There's new evidence that depression is not just a disorder of the mind.
Verified by Psychology Today
Exploring women's relationships in families and friendscapes
Suzanne Degges-White Ph.D.
Here are five questions to help you decide if a faltering relationship is worth the effort of repair or is better left behind.
It's not about how much money you spend on a particular new possession, it's about the social context and the relationships with others that influence the value of what you have.
It’s like using your sweetest voice, pet names, and special treats to entice your dog close enough to snap on the leash—that's how narcissists love bomb their prey.
Feeling hopeful about the future is key to feeling better about the now.
If your parents and partner just can't get along, these coping strategies may help you get through events unscathed.
If you let yourself forget that "it’s the thought that counts," you can be swindled into spending a lot more than you can afford.
It's not the holidays that increase the suicide rate; it's the post-holiday let-down and loss of connection that can lead to increased risk.
Narcissists who are especially effective at winning the affection and praise of others may also leave a trail of broken relationships.
It’s an interesting phenomenon that people often desire what is forbidden. Wanting what you can’t have can be seductive.
The harder you look for what’s gone wrong in your life, the easier that target will be to hit.
Narcissists don't maintain normal relationships; they use people to meet their own needs.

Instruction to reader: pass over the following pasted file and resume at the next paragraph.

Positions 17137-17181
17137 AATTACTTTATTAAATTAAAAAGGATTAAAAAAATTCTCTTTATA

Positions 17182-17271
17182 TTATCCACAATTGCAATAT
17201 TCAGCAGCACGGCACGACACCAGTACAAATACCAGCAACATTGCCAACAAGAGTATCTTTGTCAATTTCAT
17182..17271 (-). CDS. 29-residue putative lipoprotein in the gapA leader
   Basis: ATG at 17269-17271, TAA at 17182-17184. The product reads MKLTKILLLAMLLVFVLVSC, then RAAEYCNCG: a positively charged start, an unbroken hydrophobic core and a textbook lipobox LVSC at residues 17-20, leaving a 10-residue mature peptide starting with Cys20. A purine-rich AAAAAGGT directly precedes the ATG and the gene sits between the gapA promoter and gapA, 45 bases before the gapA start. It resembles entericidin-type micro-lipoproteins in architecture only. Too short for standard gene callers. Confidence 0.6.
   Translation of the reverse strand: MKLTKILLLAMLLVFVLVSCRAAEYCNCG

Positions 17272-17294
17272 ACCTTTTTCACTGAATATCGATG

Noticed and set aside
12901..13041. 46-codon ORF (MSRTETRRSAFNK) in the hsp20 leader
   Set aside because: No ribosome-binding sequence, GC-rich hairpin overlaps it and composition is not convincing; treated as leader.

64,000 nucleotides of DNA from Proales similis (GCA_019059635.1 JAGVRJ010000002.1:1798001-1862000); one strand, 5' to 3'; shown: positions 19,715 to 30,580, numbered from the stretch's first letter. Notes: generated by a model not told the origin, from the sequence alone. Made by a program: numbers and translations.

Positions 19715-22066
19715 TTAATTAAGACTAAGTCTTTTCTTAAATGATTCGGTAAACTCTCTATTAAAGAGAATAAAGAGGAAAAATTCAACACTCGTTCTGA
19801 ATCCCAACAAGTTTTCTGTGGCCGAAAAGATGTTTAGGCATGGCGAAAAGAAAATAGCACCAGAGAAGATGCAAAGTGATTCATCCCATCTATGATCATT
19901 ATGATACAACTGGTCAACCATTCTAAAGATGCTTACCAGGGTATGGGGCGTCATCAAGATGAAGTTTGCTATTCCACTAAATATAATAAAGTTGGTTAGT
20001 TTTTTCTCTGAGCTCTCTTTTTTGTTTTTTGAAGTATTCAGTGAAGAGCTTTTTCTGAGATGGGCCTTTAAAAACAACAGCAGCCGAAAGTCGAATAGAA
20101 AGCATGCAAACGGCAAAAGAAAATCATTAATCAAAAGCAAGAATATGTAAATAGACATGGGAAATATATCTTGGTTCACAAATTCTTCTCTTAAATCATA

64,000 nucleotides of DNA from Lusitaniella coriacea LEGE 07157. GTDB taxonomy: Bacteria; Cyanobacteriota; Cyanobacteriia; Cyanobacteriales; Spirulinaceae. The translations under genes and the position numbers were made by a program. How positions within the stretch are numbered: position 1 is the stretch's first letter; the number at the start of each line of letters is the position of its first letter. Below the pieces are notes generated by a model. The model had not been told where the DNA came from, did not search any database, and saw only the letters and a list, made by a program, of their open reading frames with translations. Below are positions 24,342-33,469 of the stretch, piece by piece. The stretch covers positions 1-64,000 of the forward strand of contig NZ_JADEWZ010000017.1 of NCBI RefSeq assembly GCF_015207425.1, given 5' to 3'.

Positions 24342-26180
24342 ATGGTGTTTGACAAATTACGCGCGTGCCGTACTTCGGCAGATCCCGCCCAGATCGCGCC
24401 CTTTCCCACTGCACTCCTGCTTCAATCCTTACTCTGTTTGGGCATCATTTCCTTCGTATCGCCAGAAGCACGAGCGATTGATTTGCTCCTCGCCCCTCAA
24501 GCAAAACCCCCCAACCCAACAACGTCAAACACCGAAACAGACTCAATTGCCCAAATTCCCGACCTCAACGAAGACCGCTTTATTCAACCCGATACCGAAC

When a romantic partner makes you feel like an accessory rather than an equal partner, something is amiss.
Getting “Back to Human” is an important goal and the book provides a blueprint for understanding ways that you can do just that.
The irony of social media is that it makes our virtual selves available 24/7—but our devotion to the medium can leave some people in real life isolation.
The polarizing issues in the world today require a new perspective. Each side must acknowledge that "we both may be right in some ways, and wrong in some others."
Men are more likely to relapse from recovery when they're at the top of their game. Women tend to relapse when they feel bad.
If we can find true north by looking at the stars, who's to say that we won't find our true path by how the planets are aligned?
Keeping older adults alive longer may not be as important as helping young and midlife adults actually live to see older adulthood.
Men named John, James, Michael, David, Robert, and Daniel are more likely to be found in the C-Suites than any females in many professional fields.
Shared activities and life events connect us with potential virtual friends, and their proximity seals the deal—allowing us to carry our support group in our pockets.
The strength of the hold of an addiction on your child is a predictor of the magnitude of the fight you will face.
If you're going to "talk dirty" to someone, you're more likely to win their heart if you do it in a way that showcases your intelligence and creativity.
The shape of communication and connection may shift with technology, but the shape and substance of healthy friendships reflects a half dozen key rules.
No matter how far technology takes us, there is still no way to escape the need to avoid isolation and to connect with others.
The addiction epidemic affects not only the individuals caught in the web of addiction, but also their parents, who may be overwhelmed by a flood of conflicting emotions.
Technology is, ironically, an isolating method of staying connected to others. Kids need new rules to get them back into a community.
Parents learn that they cannot protect their children from the world, but the sadder fact is that they cannot protect a child from him or herself.
Optimists have positive expectations, but life doesn’t always deliver what is expected.
Low self-esteem can keep a person in a relationship with a narcissist a lot longer than they should stay. Know when you're worth more than what a sexual narcissist offers.
When the last child leaves home, there's often a strange mash-up of grief and relief all rolled into one!
Suzanne Degges-White, Ph.D., is a licensed counselor and professor at Northern Illinois University.